Young adult rats were immunized with either in vitro glucosylated or unmodified rat serum albumin (RSA) followed by induction of the diabetic state. At various times after streptozotocin administration, sera were evaluated for specific antibody response using the enzyme-linked immunosorbent assay while urine was monitored for the presence of albumin by radial immunodiffusion. The data indicate that glucosylated RSA is capable of eliciting the production of antibodies, but unmodified RSA is not. The specificity of the generated antibodies appears to be directed toward the glucitollysine residues of the modified albumin. Preimmunization of rats with glucosylated RSA followed by induction of diabetes causes a rapid decline in specific antibody titers and greatly enhances the rate of progression to albuminuria. These results demonstrate that in vitro and in vivo glucosylation of an endogenous protein provide products with identical antigenicity. They also suggest an animal model for the study of diabetic autoimmunity involving glucosylated endogenous proteins.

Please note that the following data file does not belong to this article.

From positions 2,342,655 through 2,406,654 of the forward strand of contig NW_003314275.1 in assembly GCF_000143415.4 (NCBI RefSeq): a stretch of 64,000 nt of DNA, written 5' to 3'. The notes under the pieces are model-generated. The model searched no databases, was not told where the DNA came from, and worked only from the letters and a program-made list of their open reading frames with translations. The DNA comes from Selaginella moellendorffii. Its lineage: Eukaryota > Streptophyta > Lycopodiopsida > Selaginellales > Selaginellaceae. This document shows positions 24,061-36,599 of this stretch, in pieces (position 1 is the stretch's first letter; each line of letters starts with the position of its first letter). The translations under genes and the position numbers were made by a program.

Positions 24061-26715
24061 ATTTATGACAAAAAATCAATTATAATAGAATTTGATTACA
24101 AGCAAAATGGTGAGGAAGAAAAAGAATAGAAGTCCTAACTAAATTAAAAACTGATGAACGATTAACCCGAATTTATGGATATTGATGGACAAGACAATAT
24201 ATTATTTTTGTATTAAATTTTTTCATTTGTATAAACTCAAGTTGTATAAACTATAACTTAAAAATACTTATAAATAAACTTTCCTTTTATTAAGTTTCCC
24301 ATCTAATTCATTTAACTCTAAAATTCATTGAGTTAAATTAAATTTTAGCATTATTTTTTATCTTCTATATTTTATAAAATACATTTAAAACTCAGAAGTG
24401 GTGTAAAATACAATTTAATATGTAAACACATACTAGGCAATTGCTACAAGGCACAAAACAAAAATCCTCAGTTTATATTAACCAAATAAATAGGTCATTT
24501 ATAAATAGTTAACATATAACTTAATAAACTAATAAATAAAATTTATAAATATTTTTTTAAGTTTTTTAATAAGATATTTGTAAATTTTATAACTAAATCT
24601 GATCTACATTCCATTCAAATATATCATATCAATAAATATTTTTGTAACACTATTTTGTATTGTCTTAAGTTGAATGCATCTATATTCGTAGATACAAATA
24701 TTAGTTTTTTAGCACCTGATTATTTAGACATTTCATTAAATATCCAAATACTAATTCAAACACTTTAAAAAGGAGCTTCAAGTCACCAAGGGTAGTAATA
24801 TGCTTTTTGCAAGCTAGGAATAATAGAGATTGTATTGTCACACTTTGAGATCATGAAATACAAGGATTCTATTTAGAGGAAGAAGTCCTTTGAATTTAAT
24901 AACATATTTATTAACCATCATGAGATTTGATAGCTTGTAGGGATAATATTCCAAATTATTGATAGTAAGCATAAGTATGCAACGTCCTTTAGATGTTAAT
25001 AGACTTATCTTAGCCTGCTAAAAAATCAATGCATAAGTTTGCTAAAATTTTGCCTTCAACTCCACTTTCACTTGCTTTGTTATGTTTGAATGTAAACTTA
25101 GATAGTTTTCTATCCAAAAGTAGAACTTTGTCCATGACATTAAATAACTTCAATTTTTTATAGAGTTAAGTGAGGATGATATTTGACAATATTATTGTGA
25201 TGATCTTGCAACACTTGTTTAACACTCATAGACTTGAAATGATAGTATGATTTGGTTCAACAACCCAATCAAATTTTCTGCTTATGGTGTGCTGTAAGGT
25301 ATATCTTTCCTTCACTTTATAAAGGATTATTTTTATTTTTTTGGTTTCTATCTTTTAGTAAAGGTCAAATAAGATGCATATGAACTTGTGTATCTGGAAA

|Original language||English (US)|
|Number of pages||5|
|Journal||Journal of Clinical and Laboratory Immunology|
|State||Published - Dec 1 1985|
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